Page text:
New Braunfels Herald Zeitung (Newspaper) - September 6, 1983, New Braunfels, Texas
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Ntw Braunfels, Texas
Vol. 92 - No. 177
TUESDAY September 6,1983
The summer season ends
Rafters negotiate their craft down the Guadalupe River
Staff photo br Cirnfy Richardton
Summer of '83—mixed reviews
By DYANNEFRY Staff writer
As Labor Day weekends go, this past one was not quite dynamite. But the Comal County visitor industry seems to have had a pretty good summer overall.
Canyon Dam Reservoir Manager Philip Parsley believes it’s been a record year for the Canyon Lake area, which may have received more than 2 million visitors since Jan. I.
"We’re ahead (rn visitations so far Every month this year has either been a record (as compared to all past Junes, for example) or very close to it,” said Parsley.
An estimated 74,000 people visited the federal parka around the lake this past weekend, said (Mirk ranger Judy Scott. That’s busy, but "it was no Fourth of July by any means," she said. Over the three-day Independence Day weekend, some 160,000 people visited the lake.
Tom Purdum, executive vice president of the Chamber of Commerce, told a similar story about business in general, although he has no statistics to goon yet.
"We had a good summer, no great increases in business, just a good summer. Overall, comparable to last year’s,” said Purdum. "I think the crowds were a little down this past weekend.”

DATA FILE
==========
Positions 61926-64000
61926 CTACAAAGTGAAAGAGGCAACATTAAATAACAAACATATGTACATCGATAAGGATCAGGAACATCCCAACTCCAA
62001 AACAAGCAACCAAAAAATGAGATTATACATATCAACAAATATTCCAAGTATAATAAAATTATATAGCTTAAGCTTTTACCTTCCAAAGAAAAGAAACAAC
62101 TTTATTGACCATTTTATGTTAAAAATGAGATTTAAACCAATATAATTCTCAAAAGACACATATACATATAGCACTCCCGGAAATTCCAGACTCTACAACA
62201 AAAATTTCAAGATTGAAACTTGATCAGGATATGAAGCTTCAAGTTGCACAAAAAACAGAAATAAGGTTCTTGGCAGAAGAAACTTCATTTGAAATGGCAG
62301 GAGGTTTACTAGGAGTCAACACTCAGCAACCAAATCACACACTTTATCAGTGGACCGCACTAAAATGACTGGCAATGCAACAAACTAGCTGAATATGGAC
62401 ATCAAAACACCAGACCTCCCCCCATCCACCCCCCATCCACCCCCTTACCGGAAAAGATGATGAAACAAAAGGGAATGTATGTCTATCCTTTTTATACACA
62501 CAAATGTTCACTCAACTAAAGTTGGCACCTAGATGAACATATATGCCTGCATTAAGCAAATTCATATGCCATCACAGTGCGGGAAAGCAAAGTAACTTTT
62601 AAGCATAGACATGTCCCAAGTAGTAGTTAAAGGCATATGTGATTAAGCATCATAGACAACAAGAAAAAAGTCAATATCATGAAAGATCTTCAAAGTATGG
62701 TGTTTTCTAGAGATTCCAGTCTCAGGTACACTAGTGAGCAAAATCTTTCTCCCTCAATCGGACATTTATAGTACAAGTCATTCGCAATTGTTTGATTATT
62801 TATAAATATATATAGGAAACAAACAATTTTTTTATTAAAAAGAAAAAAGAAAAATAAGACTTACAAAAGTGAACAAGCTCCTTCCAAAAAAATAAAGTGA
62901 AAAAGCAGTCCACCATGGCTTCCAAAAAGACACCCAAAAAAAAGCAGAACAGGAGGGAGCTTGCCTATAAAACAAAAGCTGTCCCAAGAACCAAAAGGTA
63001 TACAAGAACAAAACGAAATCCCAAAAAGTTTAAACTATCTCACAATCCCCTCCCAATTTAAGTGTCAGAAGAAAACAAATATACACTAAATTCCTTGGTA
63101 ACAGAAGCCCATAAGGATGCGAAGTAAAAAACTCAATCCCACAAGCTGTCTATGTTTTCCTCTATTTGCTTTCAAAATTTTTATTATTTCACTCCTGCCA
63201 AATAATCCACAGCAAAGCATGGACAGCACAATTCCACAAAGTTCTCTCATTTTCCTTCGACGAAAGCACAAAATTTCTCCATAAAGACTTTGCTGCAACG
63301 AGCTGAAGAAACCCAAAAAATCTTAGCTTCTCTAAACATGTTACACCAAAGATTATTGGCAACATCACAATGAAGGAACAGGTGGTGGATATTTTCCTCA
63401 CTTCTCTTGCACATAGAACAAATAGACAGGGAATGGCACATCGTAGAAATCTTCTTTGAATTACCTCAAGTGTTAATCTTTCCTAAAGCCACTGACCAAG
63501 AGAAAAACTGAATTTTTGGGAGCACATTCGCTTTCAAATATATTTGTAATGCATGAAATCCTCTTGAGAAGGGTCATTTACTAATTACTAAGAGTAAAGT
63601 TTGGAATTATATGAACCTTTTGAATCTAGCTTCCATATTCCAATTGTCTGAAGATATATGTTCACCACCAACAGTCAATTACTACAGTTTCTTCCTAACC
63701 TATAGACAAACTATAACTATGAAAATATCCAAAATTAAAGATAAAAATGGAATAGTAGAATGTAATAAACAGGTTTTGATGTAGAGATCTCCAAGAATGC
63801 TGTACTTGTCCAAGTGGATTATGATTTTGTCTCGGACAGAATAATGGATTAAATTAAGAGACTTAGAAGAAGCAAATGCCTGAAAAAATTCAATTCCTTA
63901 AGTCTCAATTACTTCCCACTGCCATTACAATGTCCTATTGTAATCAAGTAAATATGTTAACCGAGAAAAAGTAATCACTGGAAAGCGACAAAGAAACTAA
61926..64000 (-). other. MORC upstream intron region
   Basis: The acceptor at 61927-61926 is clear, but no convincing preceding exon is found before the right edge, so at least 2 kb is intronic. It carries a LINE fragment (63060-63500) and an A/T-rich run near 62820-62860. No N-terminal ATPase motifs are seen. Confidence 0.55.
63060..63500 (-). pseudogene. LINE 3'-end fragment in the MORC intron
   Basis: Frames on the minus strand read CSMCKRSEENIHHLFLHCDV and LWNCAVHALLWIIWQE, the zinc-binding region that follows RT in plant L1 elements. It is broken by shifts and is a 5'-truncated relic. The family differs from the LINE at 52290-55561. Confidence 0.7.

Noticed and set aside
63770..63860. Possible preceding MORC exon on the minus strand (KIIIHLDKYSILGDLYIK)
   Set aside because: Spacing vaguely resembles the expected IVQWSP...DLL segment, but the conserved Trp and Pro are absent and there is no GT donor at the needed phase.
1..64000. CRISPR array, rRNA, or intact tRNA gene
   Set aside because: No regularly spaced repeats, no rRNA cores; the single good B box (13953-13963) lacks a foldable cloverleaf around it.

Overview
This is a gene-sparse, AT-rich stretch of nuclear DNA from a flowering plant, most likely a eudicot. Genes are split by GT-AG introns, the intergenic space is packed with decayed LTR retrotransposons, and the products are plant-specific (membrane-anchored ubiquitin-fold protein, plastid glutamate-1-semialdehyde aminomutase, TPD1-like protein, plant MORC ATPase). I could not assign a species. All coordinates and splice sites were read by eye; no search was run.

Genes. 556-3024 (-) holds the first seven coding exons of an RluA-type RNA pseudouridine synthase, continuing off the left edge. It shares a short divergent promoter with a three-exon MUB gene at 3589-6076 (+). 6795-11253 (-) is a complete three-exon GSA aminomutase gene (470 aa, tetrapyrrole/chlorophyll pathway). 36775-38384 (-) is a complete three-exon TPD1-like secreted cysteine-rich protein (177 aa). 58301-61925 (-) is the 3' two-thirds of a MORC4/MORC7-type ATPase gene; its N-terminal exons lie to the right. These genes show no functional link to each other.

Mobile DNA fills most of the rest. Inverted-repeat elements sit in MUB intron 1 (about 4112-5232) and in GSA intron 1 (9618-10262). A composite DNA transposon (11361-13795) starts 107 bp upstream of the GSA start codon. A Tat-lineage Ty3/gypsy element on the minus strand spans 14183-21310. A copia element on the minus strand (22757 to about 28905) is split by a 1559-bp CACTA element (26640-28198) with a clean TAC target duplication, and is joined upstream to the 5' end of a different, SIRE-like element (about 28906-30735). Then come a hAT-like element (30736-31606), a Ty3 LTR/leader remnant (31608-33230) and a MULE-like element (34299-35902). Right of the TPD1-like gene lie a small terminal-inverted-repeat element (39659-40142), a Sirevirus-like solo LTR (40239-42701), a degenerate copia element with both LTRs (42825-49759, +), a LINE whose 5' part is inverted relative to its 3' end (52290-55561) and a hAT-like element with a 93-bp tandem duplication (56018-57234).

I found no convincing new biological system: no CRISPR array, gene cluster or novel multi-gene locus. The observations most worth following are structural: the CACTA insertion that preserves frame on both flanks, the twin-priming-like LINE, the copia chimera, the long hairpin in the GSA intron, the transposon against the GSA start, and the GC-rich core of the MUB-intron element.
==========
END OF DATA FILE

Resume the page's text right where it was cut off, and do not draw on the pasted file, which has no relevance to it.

County Sheriff Walter Fellers agreed "It’s been a busy summer for us, I believe the busiest we've had,” he said But describing the holiday weekend, he added, "I don't figure it was much different from an average summer weekend, except it was longer.”
Purdum thought that "day use" of recreation facilities in the area may have gone down somewhat, while overnight lodging areas stayed pretty full.
The Chamber estimates day use by checking statistics in the dty parks. Purdum said people who rent lodging at local resorts don't usually spend much time at Landa Park; that's more used by visitors who just drive up for the day.
Bob Henry, who owns Landa Resort and the Schlitterbahn water amusement park, observed the opposite. The Schlitterbahn, which could be considered a day-use attraction, had a
record year. Business at the Resort, which offers overnight camping and lodging, was down 20 to 25 percent, Henry said.
He attributed this to the fact that the Chamber of Commerce is no longer advertising for summer visitors, and said he warned the City Council this would happen.
If business was hurt by lack of water, it was only in the River Road area, with its hefty crop of tube, raft, canoe and kayak rental agencies.